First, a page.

Does the ERTC Interact with State Unemployment Programs?
The COVID-19 pandemic was a tough time for business owners, many of whom were forced to furlough or lay off employees. If your business managed to keep employees on payroll during the pandemic, you could qualify for the Employee Retention Tax Credit, or ERTC.
State unemployment programs also provided enhanced benefits to furloughed workers through December 2020. Here’s what you should know about the ERTC and unemployment if your employees took advantage of these benefits.
About the ERTC
The ERTC is one of several tax credit opportunities for businesses that struggled during the pandemic. For 2020, employers can claim up to $10,000 in qualified wages per employee for a total credit of $5,000 per worker. For 2021, businesses may claim up to $10,000 per employee per quarter for a max credit of $21,000 per employee.
According to IRS FAQs on the ERTC, employers are eligible to claim this credit if:
- They had to at least partially suspend operations because of a government order limiting travel, commerce, or group meetings.
- They had a serious drop in gross receipts for the year.
To meet the gross receipts criteria, you must have had either:
- For 2020, at least an 80% drop in gross receipts compared to the same quarter in 2019
- For 2021, a drop in gross receipts of at least 20%
If you think you qualify, you can claim the credit retroactively by filing IRS Form 941-X.
On September 14, the IRS announced “an immediate moratorium through at least the end of the year on processing new claims for the pandemic-era relief program” as a result of increased fraud concerns.
IRS Commissioner Danny Werfel noted in the announcement, “The IRS is increasingly alarmed about honest small business owners being scammed by unscrupulous actors, and we could no longer tolerate growing evidence of questionable claims pouring in.” He noted that when it comes to claiming the credit, “businesses should seek out a trusted tax professional who actually understands the complex ERC rules.”
If you choose to work with a tax professional on your Employee Retention Tax Credit application, you’ll have a team that thoroughly understands the ERTC and tax code on your side. That might make you less likely to turn in an incorrect claim to the credit.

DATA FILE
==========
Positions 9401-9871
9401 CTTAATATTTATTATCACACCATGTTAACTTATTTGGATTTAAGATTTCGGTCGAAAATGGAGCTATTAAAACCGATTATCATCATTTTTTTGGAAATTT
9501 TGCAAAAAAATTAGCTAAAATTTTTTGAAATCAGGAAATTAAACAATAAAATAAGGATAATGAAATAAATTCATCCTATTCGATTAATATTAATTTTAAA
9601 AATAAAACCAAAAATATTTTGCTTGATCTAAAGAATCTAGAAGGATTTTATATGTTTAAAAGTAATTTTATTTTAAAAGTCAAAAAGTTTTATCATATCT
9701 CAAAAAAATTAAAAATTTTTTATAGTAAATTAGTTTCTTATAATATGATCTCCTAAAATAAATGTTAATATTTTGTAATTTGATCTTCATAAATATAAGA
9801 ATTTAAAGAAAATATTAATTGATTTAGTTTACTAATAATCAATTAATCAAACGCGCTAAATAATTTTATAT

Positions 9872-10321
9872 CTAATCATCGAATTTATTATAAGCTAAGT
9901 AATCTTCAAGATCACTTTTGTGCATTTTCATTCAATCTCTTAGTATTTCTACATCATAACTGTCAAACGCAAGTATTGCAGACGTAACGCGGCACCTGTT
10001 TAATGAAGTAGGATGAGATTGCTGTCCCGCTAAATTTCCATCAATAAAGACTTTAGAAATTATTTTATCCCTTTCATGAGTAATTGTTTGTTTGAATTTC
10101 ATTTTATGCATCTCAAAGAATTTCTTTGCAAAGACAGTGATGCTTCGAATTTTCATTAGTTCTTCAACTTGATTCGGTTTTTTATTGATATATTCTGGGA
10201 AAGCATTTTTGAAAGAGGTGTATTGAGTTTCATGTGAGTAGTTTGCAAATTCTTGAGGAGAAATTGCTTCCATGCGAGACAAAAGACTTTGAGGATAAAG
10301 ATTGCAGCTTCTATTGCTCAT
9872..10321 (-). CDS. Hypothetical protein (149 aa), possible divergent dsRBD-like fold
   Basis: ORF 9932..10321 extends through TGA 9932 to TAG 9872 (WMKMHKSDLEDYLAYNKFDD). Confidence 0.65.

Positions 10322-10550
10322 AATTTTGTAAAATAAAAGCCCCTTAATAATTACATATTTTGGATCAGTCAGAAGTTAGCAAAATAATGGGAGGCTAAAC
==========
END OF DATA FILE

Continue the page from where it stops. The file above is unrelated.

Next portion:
Enhanced Unemployment Benefits
Unemployment benefits, also called unemployment insurance, are intended to assist people who are available to work but are currently unemployed. The Pandemic Unemployment Assistance Program extended state unemployment programs through December 31, 2020.
These benefits include:
- A $600 weekly federal payment in addition to state unemployment benefits
- A waiver of the one-week waiting period
- An extension of the number of weeks an individual can accept benefits
The Pandemic Unemployment Assistance Program provided benefits to those who would normally be unable to claim them. This includes people who were unemployed because of:
- A COVID-19 diagnosis for themselves or a member of their household
- Needing to watch their children at home during COVID-related school closures
- The closing of their place of employment in response to a government order
Those eligible for unemployment may still claim the Earned Income Credit as well. To be eligible, they must have worked (or been self-employed) the same year they accepted unemployment checks.
Can You Claim the ERTC for Employees Who Took Unemployment?
Understanding the interaction between ERTC and unemployment benefits can be tricky. The ERTC is a tax credit for employers who kept paying workers, so can you claim the credit if your employees accepted unemployment benefits?
To be eligible to claim the ERTC, you must have continued paying workers. If those workers had to claim unemployment because you couldn’t pay them, you can’t claim the credit for them.
Whether you can claim the credit also depends on whether you are a large or small employer. Large employers (those with more than 100 employees in 2020 or more than 500 in 2021) can only claim the credit for wages paid to employees who weren’t providing services for the company. Small employers are eligible regardless of whether employees were providing services or not.
Contact Us With Questions About the ERTC and Unemployment Programs
Now that you’ve learned a bit more about the ERTC and unemployment benefits, you’re probably wondering where to turn next. If you’re unsure how to claim the credit or want to know whether your business qualifies, reach out to Dayes Law Firm at (866) 567-4510 today.